Gil Asakawa's Nikkei View | asian american
47
archive,paged,tag,tag-asian-american,tag-47,paged-7,tag-paged-7,qode-quick-links-1.0,ajax_fade,page_not_loaded,,qode-title-hidden,qode-theme-ver-11.0,qode-theme-bridge,wpb-js-composer js-comp-ver-5.1.1,vc_responsive

Bill Imada, founder and CEO of IW Group, a PR/Marketing firm, is part of a group blog at Advertising Age called "The Big Tent" that's worth following. In this recent post, Bill writes about (and includes embedded videos of) TV commercials that include Asians and Asian Americans without using demeaning stereotypes. Here are the ads that Bill writes about: The post is in reaction to the stupid animated commercials for SalesGenie.com that debuted during the Super Bowl, which are still airing despite complaints from APA groups.

Here's a video produced by Annie Guo, a Denver journalist and entrepreneur who is editor of Asian Avenue magazine, a pretty solid monthly publication, for a website she and other young APA activists have created called In-Solidarity.com. This is an Asian community response to the "satire" published by the University of Colorado's Campus Press Web site back in February, in which a white student columnist wrote, "If it's war the Asians want, it's war they'll get." The column provoked a firestorm of protest from APA and other students, not just at CU but also other area colleges, and from the Asian community at large. Guo and her In-Solidarity compatriots were part of an immediate response team that joined with CU's Asian Pacific American community. The furor was covered by the local TV stations and mainstream print media. CU apologized and the public pretty much put the incident in the past, which is what the CU administration wants to happen.

Whenever I see an Asian on TV, either in a program or on a commercial, who's the brunt of some comedic joke, my first reaction is to clench my stomach in anticipation of some personal embarrassment, as if the Asian on screen could easily be me. But here's a TV commercial that makes fun of an Asian guy, that manages to be funny and doesn't bother me (although the first time I saw it I did clench up, expecting that slap in the face), and respectful of the Asian dude's dancing ability -- that is, until, he screws up. The commercial, for Southwest Airlines, makes me chuckle every damned time, and I've seen the thing a lot. What makes me feel good about the video is that the African Americans in the scene start out skeptical of the Asian guy's ability to impress the woman (that's Ellen Cleghorne from SNL, isn't it?, but then everyone in the club, includig the DJ, give the guy his props and start urging him on. That's when he knocks over the turntables.. and the tagline for Southwest comes in: "Want to get away?"

I missed this NPR report a couple of weeks ago, about the impact of the character Long Duk Dong from the 1980s hit movie, "16 Candles." I had heard a promo for the report while driving but got home before it came on. I finally went back to check it out and it's worth hearing. The link to the report is at the top of the page; the text on the page is the report's transcript. Be sure to check out the extra interview clip with Gedde Watanabe, the Japanese American actor who played "the Donger" -- he doesn't really have a clue, unfortunately. And check out the comic that's included, "Donger and Me."


Around the turn of the century (man, it's still weird to use that phrase in 2008), I started reading about a bootlegged series of cassettes making the rounds, of Cambodian rock and soul recordings from before that country's dark, post-Vietnam war years under despot Pol Pot. These recordings, I read, were all that were left, like audio archeology, of musicians who had absorbed Western pop and soul and rock during the 1960s and early '70s, and both covered those songs enthusiastically in their own language, Khmer, and wrote original songs using those sonic elements as their foundation. These musicians had all been slaughtered in Pol Pot's killing fields, the stories went, and these three-decades-old echoes were all that was left of that creative explosion. I finally got a hold of some of these recordings (some are now available via legitimate avenues including Amazon.com, no doubt cleaned up and sounding much better than many of the tinny recordings I got). They were exciting, and fun to listen to, but spooky when you realized all the artists were killed within a few years of the recording sessions. Sometimes they were faithful recreations of familiar songs -- until the lyrics came in. But whether they were covers or original, the playing and singing had an irrepressible and irresistible spark. Those recordings were enough to inspire a pair of California brothers to pursue the sound and make their own fresh echoes of long -ago Cambodian pop in a unique group called Dengue Fever, which has over the years evolved from re-creating the sound of the old Cambodian scene to integrating those sounds in a fresh take on world pop.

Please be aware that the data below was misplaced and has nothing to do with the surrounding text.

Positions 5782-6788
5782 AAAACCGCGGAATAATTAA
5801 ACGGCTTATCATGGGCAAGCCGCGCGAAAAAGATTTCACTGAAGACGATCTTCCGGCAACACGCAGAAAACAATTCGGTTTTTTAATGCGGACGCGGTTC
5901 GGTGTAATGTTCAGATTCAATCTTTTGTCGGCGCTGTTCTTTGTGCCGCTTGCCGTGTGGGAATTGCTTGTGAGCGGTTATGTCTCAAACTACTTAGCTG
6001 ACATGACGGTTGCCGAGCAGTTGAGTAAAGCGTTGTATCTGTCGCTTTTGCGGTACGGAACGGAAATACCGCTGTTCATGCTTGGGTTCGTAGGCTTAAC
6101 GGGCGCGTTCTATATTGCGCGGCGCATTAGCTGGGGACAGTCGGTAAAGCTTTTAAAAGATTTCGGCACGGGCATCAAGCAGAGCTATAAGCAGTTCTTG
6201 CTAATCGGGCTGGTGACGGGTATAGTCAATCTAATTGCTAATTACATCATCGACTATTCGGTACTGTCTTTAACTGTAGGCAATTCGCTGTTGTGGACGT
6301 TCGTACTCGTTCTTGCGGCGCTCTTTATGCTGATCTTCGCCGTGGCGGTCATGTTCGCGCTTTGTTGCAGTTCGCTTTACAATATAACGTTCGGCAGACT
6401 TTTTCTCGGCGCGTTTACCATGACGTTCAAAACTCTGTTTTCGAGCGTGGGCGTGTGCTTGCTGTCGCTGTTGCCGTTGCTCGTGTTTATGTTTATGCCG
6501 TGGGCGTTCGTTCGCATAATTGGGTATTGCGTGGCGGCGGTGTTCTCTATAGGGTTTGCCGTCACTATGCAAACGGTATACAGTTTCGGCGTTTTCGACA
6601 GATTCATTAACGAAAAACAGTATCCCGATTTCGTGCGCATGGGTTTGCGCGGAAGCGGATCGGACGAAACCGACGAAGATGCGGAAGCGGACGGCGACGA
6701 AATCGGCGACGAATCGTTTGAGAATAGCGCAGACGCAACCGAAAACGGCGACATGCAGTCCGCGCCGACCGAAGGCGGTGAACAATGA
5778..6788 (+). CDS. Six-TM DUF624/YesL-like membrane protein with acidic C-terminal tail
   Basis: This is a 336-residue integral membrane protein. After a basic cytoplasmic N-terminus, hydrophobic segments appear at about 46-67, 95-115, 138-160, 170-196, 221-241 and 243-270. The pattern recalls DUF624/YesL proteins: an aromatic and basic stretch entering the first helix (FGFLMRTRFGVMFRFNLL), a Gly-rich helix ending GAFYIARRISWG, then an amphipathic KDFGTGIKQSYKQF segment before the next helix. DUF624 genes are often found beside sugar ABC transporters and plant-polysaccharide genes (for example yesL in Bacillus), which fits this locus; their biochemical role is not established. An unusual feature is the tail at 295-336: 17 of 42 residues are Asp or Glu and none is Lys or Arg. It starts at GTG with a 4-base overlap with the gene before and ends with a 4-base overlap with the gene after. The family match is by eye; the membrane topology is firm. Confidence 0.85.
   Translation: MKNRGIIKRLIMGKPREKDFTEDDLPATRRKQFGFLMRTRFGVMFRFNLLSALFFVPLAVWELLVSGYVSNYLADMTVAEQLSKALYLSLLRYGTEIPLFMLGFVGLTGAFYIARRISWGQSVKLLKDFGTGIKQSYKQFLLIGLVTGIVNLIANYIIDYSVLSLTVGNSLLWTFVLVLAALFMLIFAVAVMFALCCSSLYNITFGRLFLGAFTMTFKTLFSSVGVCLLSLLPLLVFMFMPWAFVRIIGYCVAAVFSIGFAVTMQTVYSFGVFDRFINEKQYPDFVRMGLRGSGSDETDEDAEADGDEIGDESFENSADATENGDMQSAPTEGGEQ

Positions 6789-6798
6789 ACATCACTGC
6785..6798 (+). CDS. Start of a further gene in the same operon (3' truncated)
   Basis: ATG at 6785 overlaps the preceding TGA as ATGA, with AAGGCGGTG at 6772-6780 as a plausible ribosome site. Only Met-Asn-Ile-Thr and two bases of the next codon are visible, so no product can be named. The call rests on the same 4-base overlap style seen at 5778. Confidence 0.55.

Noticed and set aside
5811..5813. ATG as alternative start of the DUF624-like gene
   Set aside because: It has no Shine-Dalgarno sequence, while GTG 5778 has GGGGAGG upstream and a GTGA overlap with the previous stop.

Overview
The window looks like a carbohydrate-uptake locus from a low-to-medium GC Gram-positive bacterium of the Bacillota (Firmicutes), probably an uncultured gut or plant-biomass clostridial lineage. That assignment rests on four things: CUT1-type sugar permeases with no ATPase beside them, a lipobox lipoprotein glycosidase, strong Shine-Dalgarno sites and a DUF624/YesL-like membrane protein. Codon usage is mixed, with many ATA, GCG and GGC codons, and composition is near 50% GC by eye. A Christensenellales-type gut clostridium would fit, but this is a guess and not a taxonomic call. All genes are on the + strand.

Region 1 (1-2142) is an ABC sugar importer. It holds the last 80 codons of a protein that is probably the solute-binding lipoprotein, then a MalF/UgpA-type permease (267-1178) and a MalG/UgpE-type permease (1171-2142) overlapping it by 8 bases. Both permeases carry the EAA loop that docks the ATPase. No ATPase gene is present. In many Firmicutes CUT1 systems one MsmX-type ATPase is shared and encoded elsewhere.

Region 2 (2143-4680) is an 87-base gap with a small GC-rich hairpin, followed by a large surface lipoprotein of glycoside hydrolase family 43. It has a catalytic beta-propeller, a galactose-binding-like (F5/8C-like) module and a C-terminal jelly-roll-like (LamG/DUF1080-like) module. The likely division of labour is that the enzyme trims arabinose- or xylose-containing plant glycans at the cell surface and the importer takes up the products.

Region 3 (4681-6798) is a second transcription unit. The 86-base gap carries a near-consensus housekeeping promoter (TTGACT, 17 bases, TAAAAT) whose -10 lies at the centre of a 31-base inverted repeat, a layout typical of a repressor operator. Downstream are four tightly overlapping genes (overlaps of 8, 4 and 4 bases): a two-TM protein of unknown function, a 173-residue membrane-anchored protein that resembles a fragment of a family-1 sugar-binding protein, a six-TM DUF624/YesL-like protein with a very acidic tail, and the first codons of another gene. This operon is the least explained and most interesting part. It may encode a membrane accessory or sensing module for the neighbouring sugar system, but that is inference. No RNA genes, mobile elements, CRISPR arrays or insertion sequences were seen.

I've never seen Denver's Asian American community rally so quickly around an issue like they have around the botched satire, "If it's war the Asians want... It's war they'll get", that ran on the website of The Campus Press, the University of Colorado's venue for budding journalists. There's been a blizzard of emails flying around town from groups and individuals, outraged postings (including mine as well as Joe Nguyen's commentary on AsiaXpress), and TV and print media news reports. A collective of APA students who've organized a Facebook group called Colorado Asian American Organizations organized a meeting yesterday at Denver University, where about 40 people showed up. Erin attended, and also sent out notices to some of the local media, so there were TV crews from several stations on hand to cover the discussion. Attendees included not just students, but community activists, older APAs and also African Americans and Latinos.